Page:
HOME PAGE

Paul BROCA 

by

Pr Serge NICOLAS

Paris Descartes University

contact : serge.nicolas@parisdescartes.fr

Accueil
AXE 7

(Archives S. Nicolas)



Paul Broca (1824–1880) has long been credited with localizing language in the inferior gyrus of the left frontal lobe. 

Today, damage to this region is often called Broca’s aphasia. 


During the December 20, 1860, session at the Anthropological Society of Paris, the physiologist Louis Pierre Gratiolet (1815–1865) presented the skull of a Totonac Indian from the Gulf of Mexico. The parietal lumps of this skull were very prominent, and the forehead was very narrow and low, which resulted in the anterior parts of the cerebral lobes not being particularly developed (Gratiolet, 1860, p. 562). Still, this individual’s cranial capacity was similar to that of a white person, and the rather complex structure of the skull revealed slow ossification, as occurred in the white races. In a later session (February 21, 1861), Gratiolet (1861) mentioned the study of the Totonac skull again and concluded by saying that there is no relationship between the development of intelligence and the encephalic mass. Taking Descartes’s small cranial capacity as an example, he claimed that it is “the form and not the volume that determines the brain’s dignity” (p. 71). Broca (1861a) attacked two suggestions made by Gratiolet during the preceding sessions: (1) brain volume considered either in individuals or in races has almost no meaning; it is the shape and not the cerebral mass that is related to intelligence; (2) as the organ of thought, the brain is a single element, just like thought itself; the different parts making up the brain do not have different functions corresponding to various faculties of the mind. Broca went on to present his ideas on cerebral localization. Even though he denied any direct and intellectual relationship with phrenology, he acknowledged that Gall had shown the way.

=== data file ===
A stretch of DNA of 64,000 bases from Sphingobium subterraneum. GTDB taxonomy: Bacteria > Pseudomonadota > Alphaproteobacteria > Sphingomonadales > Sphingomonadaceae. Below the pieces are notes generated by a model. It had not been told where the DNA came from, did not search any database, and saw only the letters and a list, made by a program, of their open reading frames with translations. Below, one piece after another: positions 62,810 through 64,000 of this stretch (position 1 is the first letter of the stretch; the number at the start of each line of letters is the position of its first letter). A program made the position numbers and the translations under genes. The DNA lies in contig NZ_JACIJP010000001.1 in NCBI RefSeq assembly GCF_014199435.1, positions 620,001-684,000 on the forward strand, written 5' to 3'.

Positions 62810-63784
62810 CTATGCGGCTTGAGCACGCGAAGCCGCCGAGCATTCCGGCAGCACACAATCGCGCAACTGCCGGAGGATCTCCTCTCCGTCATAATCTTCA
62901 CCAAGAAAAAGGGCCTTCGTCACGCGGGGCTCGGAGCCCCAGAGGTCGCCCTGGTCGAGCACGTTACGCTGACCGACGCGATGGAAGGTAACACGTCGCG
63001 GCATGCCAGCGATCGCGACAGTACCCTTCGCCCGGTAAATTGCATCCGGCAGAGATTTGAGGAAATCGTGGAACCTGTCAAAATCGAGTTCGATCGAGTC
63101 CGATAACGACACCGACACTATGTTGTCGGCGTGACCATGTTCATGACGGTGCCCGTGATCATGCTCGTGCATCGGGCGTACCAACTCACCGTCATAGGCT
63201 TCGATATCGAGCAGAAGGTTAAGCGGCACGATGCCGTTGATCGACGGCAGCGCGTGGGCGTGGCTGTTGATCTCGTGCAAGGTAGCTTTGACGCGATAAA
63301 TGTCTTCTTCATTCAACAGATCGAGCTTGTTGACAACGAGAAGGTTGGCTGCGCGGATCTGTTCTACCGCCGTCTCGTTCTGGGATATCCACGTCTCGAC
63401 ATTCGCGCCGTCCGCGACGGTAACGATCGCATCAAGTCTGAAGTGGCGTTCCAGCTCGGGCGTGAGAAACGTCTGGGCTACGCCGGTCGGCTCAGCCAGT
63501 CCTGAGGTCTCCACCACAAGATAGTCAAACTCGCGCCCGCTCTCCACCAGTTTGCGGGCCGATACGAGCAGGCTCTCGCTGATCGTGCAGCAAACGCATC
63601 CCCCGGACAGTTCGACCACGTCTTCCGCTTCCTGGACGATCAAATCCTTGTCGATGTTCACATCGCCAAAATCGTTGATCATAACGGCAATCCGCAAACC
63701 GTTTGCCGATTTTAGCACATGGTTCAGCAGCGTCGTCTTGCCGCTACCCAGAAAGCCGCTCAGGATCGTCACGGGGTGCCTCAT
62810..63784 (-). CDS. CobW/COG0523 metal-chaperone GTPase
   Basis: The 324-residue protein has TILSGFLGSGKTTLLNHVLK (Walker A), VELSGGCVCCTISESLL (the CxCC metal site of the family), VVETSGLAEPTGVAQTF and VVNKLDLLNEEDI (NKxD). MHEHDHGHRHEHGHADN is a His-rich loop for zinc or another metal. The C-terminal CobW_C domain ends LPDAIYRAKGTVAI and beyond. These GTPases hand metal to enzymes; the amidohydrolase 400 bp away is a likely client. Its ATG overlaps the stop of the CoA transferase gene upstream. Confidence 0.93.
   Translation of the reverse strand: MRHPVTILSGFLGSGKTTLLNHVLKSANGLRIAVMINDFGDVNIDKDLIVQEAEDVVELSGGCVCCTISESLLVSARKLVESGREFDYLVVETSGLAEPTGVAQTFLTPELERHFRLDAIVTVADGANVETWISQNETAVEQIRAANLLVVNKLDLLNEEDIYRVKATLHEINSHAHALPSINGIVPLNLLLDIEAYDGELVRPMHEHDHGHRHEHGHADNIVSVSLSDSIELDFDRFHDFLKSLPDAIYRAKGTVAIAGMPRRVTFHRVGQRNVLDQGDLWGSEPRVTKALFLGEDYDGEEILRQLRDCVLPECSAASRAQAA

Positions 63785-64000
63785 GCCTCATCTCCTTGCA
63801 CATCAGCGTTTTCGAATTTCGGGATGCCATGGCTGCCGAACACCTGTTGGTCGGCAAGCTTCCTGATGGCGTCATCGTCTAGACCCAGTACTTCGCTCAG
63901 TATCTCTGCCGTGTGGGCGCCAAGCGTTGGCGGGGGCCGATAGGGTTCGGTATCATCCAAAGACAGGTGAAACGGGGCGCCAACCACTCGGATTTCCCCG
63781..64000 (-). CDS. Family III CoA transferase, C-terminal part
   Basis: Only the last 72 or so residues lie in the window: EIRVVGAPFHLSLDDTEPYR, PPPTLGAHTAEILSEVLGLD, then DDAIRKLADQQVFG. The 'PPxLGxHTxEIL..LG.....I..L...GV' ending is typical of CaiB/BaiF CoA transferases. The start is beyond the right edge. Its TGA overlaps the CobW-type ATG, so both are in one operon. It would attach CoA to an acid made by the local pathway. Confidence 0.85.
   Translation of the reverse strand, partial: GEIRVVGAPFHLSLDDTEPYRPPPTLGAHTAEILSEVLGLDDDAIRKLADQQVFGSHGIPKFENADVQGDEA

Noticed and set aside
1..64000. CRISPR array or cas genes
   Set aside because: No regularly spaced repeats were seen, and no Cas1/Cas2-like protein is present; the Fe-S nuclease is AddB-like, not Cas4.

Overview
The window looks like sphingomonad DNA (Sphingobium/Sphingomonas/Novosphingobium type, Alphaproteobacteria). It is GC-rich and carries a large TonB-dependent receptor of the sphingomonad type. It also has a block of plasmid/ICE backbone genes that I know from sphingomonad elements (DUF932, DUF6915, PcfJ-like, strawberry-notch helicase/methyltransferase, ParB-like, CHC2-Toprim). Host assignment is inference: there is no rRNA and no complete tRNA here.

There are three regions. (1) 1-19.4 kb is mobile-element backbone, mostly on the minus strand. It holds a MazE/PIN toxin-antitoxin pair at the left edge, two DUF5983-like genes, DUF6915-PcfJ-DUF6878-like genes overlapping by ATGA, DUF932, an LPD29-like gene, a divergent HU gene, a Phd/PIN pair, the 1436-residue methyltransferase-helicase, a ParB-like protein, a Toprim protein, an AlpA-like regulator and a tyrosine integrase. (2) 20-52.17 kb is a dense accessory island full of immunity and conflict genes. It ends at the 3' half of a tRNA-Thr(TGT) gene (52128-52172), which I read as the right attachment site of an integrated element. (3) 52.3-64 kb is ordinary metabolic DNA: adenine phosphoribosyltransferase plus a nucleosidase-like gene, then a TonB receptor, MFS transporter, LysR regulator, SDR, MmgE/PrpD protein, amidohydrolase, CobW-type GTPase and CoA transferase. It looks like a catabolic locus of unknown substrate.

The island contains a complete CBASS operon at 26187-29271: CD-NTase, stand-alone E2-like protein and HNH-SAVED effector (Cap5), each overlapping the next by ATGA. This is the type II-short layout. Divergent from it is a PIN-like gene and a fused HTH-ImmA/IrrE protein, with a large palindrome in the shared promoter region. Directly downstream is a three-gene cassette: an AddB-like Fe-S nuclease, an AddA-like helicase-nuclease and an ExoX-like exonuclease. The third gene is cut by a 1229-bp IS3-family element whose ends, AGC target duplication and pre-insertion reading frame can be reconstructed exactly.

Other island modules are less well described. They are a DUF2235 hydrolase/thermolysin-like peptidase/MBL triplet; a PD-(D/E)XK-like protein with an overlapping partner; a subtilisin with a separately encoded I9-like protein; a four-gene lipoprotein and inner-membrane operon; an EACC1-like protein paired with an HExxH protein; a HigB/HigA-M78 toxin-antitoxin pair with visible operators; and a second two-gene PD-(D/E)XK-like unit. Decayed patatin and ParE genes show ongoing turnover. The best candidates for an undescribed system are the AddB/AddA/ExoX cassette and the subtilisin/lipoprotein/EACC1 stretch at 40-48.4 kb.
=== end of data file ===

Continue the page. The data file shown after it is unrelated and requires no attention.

Broca did not think that the collapse of Gall’s cranioscopic system or phrenology had destroyed the principle of cerebral localization. He then wondered how research on this principle should proceed; he thought that only pathological observations, complemented with autopsy studies, could lead to the discovery of particular localizations, provided that future observers described the diseased convolution using regular anatomical names, rather than the vague indications used to describe lesions in this or that area of the brain in the past. In his view, the highest faculties of intelligence were located in the anterior lobes. And of all faculties, it was for speech was the one where it was easiest to recognize a loss.


Aphasia: The Leborgne (Tan) and Lelong (1861) Cases

A few days later, on April 11, 1861, a 51-year-old man named Leborgne who was incapable of speaking was brought into the surgery department where Broca worked. The autopsy of this patient was to provide crucial evidence on the localization question that was being discussed at the time. Leborgne died a few days later, and Broca (1861b) marked an epoch in the history of cerebral localization when he presented a communication to the Anthropological Society entitled “Loss of speech, chronic softening, and partial destruction of the left anterior lobe of the brain” on April 18, 1861. On this occasion, he presented the brain of Leborgne, who had lost the ability to speak 21 years earlier. He could no longer pronounce more than a single syllable, which he usually repeated twice in a row. No matter what question he was asked, he always answered tan, tan, accompanied by various expressive gestures. Because of this, he was known as Tan throughout the hospice. It should be added that anger increased his vocabulary, adding the curse “God’s holy name.” At autopsy, it was found that the speech loss was caused by a lesion in the frontal lobe.

The complete publication of the observation, accompanied by new ideas and the appearance of the word aphemia, only occurred later at the Anatomical Society. In the article entitled “Comments on the site of the faculty for speech, followed by an observation of aphemia” published in August 1861 in the Bulletin de la Société anatomique, Broca (1861c) did indeed use the name aphemia for this particular kind of loss of speech which represented neither a destruction of intelligence nor a paralysis of the articulatory muscles. The postmortem examination of the aphemic Tan’s brain allowed Broca to support conclusions regarding the role of frontal lesions; in addition, thanks to his anatomical knowledge, he attempted to determine the specific area of this lobe which was the putative site of the faculty of speech. He first stressed that it was the posterior part of the frontal lobe that was mainly altered, whereas the orbital part was intact.